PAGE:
[Top 10] Anime Based on True Stories

Anime Based on True Stories
Based on an anime that was based on a manga that was based on a documentary that was also based on an anime.

10. Steins; Gate

A group of “mad scientists” attempt to change the timeline by sending text messages to the past. Of course, if you’ve watched Back to the Future and The Time Machine, something always goes wrong. Believe it or not, this anime was inspired by the story of a [pretend] time-traveler who stirred up forums in the year 2000. He claimed he was from 2036, and tried to warn people about the upcoming disasters he claims to have experienced. Basically, he was just trying to stir up some sh*t during the time of the growing internet. Although, I’m guessing stuff like this already happens today. And unlike 2000, there are MORE gullible idiots on this Earth today. 

What’s Great about Steins; Gate:

  • Fantasy
  • Adventure
  • Asshole characters you can’t help but love 

9. Mawaru Penguindrum

When their sister is ill with a terminal disease, her two loving brothers will stop at nothing to heal her. There’s an item called the Penguindrum that is said to save lives. At first when I read the title and looked up the images, I thought it was based on a kawaii business that involved penguins (like Tuxedo Sam from the Sanrio franchise). But no, believe it or not, this anime takes the events of the 1995 Tokyo terrorist subway gassing. This series not only “cutie-fied” it, but the event is seen from the perspective of kids and how it affected them. And it’s full of cute penguins. This is some Happy Tree Friends sh*t!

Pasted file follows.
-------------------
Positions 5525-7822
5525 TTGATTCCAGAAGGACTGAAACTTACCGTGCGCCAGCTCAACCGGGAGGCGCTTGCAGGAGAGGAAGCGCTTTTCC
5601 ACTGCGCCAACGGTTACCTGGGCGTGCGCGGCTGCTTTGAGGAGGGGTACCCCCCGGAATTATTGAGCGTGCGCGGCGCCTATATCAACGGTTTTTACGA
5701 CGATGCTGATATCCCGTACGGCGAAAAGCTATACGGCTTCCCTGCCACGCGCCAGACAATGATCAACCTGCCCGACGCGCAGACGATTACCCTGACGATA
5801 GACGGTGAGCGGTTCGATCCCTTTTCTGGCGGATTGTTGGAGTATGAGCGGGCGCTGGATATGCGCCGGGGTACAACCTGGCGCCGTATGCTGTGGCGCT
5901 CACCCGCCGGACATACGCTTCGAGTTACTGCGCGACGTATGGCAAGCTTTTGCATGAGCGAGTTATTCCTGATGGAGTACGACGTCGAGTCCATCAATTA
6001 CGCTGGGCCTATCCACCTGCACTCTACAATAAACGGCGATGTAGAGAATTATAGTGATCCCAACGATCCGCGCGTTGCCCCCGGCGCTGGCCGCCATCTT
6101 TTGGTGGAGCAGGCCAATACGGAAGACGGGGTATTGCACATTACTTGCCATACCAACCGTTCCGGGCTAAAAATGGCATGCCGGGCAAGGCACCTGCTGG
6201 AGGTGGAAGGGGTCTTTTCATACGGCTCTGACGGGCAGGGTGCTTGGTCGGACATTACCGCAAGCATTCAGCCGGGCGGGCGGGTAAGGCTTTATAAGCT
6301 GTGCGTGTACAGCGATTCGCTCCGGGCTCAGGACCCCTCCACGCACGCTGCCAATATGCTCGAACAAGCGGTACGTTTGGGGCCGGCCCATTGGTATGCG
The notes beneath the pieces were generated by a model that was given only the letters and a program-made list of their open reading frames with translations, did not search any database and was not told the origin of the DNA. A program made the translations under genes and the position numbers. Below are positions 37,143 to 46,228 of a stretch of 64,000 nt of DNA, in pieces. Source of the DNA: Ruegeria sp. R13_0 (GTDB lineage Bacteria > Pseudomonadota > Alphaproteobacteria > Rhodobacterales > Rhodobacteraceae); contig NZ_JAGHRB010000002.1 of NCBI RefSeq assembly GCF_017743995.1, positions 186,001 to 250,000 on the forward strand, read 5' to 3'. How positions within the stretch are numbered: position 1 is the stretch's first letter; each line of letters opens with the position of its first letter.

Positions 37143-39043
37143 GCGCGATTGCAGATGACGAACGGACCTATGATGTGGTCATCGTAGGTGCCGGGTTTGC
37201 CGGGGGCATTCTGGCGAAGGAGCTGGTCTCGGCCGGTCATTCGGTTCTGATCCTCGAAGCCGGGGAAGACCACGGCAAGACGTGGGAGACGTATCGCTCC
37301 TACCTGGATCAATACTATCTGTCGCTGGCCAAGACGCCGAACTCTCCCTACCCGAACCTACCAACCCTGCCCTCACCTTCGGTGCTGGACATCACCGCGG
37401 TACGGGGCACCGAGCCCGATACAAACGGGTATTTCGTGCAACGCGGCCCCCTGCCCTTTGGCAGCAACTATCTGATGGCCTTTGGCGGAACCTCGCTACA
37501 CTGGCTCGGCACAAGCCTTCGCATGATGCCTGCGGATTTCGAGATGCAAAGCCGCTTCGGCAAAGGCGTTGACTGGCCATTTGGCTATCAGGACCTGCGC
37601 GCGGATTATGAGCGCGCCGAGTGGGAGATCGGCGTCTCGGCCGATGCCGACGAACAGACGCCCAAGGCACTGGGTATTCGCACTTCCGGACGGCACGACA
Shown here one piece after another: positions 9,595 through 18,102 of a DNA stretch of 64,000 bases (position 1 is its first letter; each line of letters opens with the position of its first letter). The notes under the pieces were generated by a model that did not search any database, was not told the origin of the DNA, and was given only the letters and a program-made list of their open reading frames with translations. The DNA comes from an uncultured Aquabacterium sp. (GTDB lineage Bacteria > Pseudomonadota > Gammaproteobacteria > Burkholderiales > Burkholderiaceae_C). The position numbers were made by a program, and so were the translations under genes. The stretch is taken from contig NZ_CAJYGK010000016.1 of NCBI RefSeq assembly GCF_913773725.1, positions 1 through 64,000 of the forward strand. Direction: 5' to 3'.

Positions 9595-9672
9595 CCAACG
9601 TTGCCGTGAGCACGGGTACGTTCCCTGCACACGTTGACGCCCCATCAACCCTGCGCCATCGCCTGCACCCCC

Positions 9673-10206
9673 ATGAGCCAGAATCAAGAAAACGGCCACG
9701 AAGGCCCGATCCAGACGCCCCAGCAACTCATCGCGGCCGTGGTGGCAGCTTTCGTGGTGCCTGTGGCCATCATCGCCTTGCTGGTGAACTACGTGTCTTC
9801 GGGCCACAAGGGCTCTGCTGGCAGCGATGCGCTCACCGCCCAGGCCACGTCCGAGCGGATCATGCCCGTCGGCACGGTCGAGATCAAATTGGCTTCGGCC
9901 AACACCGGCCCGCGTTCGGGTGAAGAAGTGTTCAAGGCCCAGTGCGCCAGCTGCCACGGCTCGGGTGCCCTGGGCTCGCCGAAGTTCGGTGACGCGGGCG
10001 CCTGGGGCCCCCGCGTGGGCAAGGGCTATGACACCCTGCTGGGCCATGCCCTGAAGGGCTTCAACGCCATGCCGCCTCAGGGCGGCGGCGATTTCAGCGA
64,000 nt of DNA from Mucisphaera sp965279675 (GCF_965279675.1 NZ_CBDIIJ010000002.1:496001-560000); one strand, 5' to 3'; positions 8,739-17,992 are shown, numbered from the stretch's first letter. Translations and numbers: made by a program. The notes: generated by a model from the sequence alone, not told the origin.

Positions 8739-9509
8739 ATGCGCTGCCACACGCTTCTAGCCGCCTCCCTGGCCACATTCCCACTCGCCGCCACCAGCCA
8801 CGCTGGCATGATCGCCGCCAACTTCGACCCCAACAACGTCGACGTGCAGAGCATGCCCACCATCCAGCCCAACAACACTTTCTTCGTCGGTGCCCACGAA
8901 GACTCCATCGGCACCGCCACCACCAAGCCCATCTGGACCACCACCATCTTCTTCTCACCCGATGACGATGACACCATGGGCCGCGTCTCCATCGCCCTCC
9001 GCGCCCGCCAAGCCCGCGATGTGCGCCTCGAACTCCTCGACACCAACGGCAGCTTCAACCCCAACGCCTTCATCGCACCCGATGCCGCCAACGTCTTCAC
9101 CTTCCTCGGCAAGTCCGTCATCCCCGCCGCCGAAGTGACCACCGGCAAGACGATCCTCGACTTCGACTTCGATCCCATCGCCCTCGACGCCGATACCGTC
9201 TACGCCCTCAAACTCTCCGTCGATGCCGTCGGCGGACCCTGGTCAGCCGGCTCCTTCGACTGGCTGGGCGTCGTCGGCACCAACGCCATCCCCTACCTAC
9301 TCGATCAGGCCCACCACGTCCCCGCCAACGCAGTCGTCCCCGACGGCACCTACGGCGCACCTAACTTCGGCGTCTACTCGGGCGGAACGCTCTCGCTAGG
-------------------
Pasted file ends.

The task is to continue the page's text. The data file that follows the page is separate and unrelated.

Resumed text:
What’s Great about Penguindrum:

  • Cute character design
  • Family love
  • Penguins 

8. Grave of the Fireflies 

Two young siblings must survive the aftermath of World War II. After their mother dies in a bombing, overprotective Seita cares for his little sister Setsuko. However, it becomes much harder when there is less food and the world is still harsh from the recent war. This was inspired by an autobiography of Akiyuki Nosaka, who based the main characters on himself, his adoptive father, and especially his sister (who died of malnutrition during the second war). This film is just one big tearjerker. Don’t watch it unless you want to stay up at night traumatized by an anime based on a war you only know from history class. You know what really hurts about this movie? That it takes after the book, which Nosaka wrote as an APOLOGY to his sister for not being a better brother. Jesus f*cking christ...  

What’s Great about Grave of the Fireflies:

  • Beautiful animation
  • Historical references 
  • Sibling love 

7. My Neighbor Totoro 

Two sisters move to the countryside with their father, due to their mother’s illness. As their mom resides in the nearby hospital, the girls are desperate to see she feels better. As if fate was answering their please, along comes three unusual creatures. One of them is a gigantic, bunny-or-cat beast that takes the girls on an adventure they’ll never forget. As if Studio Ghibli films don’t already start waterworks, this one really hits hard. According to the creator, Hayao Miyazaki, this movie takes his own childhood trauma. He based it on him and his brothers watching their mother suffer from tuberculosis (which the mother in the film is hinted to also have). Reason being that the main characters are girls is because it was way too painful to make them boys. Poor guy…

What’s Great about Totoro:

  • Adorable creatures
  • Hurt/comfort
  • The bus scene 

6. Tetsuko no Tabi 

Hirohiko Yokomi was always fascinated with trains and the trains stations he visited. He believed they were cool adventures worth being bragged about. He  actually had a manga artist accompany him to draw these experiences. And thus he turned his entire hobby/passion into this anime. Makes me wonder what would have happened if he was a guy who enjoyed loli-porn. Oh, wait, those people already exist.